Depressed, no. Anxiety, yes. Fear of acceptance. It messed me up but I wouldn’t change that I’m LGBT.¨ Lots of her family is LGBTQ+ so it wasn’t that big and her mom is the best about it. She agreed that the idea of safe houses is a great idea and that she would love to help. Skye dealt with a lot of verbal harassment in secondary school but luckily no physical harassment. ¨A lot. I’m mostly in the closet. I feel really low¨ was her response to her mental health. She’s only come out to friends. ¨I think it’s a good idea and I would like to help.¨ Kennedy hasn’t dealt with verbal or physical harassment.

She was sad when she was closeted in fear of not being accepted. Her friends didn’t care but her mom still confuses her sexuality. ¨Yeah! If anyone is in danger it’s good to have a safe place. And of course, I’d help.¨ The status quo is completely messy. There’s nothing protecting LGBTQ+ from being abused, harassed, etc. The public likes to turn a blind eye. School’s are the worst at this. They tend to disregard the bullying that their LGBTQ+ students face on almost a daily basis. So many LGBTQ+ youths are running away, being kicked out, and unfortunately taking their own lives. The president has made it worse for transgender individuals by not letting them join the military. All of this has put a bad reputation around the community where people are fearing to just come out.

Some fear being abused or even killed. Youth worry about being bullied or being kicked out. Some LGBTQ+ are lucky to live in a nice environment but some are not that lucky. Quite a few are being denied medical treatment because of their sexuality or gender identity which is completely unjustified and unprofessional. No one should have to fear for their lives for being who they are.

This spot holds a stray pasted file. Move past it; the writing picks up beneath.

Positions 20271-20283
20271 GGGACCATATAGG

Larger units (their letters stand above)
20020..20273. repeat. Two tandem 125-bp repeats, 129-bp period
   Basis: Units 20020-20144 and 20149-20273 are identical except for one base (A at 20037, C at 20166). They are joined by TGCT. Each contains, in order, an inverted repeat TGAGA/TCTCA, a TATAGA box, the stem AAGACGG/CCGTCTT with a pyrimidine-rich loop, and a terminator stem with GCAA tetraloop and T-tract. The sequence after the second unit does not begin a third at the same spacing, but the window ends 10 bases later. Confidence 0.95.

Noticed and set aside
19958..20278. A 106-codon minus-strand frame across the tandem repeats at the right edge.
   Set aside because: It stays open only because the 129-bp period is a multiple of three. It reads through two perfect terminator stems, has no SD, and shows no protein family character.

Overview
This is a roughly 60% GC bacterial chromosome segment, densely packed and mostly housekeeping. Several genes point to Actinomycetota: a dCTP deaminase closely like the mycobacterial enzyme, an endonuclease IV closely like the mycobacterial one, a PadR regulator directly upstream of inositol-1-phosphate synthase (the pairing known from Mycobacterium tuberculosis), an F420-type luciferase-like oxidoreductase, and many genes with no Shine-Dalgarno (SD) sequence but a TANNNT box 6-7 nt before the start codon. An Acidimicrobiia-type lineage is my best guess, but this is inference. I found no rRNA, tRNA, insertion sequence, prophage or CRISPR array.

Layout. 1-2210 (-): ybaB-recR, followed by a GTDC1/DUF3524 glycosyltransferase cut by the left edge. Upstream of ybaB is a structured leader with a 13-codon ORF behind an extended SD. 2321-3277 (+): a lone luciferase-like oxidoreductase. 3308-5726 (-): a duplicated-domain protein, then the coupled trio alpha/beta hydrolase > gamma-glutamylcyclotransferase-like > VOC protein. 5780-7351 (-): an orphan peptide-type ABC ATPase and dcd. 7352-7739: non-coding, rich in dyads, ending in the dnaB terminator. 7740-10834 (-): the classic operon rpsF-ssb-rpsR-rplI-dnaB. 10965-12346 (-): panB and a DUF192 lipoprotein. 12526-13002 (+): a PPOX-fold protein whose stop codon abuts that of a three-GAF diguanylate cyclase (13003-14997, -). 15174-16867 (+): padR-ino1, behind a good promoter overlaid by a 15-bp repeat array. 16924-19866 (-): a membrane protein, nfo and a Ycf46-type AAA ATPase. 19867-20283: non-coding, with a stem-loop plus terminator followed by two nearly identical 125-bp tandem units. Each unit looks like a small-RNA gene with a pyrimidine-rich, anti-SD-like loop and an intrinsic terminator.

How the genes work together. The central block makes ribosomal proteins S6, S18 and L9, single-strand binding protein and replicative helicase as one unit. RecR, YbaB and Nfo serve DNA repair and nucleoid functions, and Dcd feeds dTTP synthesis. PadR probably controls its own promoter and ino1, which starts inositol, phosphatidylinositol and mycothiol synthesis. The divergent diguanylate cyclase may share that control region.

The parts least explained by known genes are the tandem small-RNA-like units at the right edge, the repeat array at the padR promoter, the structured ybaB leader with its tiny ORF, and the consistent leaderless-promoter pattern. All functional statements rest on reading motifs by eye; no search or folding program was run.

Things like pride parades have mass shootings so when parents find out their child is part of the community it worries them and they try to force their child to change in fear of them being killed or bullied. Often shooters at these type of LGBTQ+ events are praised online and it gets worse. There are kids who fear going home cause their parents are abuse over their sexuality and/or gender identity. A solution that would be amazing for LGBTQ+ youth is safe homes. Like foster care where they’re put into a home if, for example, their parent is unstable.

If a kid’s parent has an issue and becomes abusive or aggressive over it, they can go to a safe home. Safe homes will be regular people’s homes they want to provide temporary shelter for these children in case their parents need to cool off and think or even call a social worker or someone like that to remove them from their home. People apart of this program will have extensive background checks to make sure these children are safe. The people at safe homes can give advice on how to deal with the situation.

They can give them the resources to get out of the house and provide comfort. This will give LGBTQ+ youth a safe way to deal with the issue instead of running away or taking their life. Safe homes can be actual homes or businesses willing to watch the child and help them get safe. It would help a lot of kids afraid to go home and get them help quicker instead of them suffering and hoping things will get better. Sometimes students aren’t able to tell teachers or even counselors at their school. This will provide a quick way to get help.

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The LGBTQ+ Community. (2020, Apr 20). Retrieved from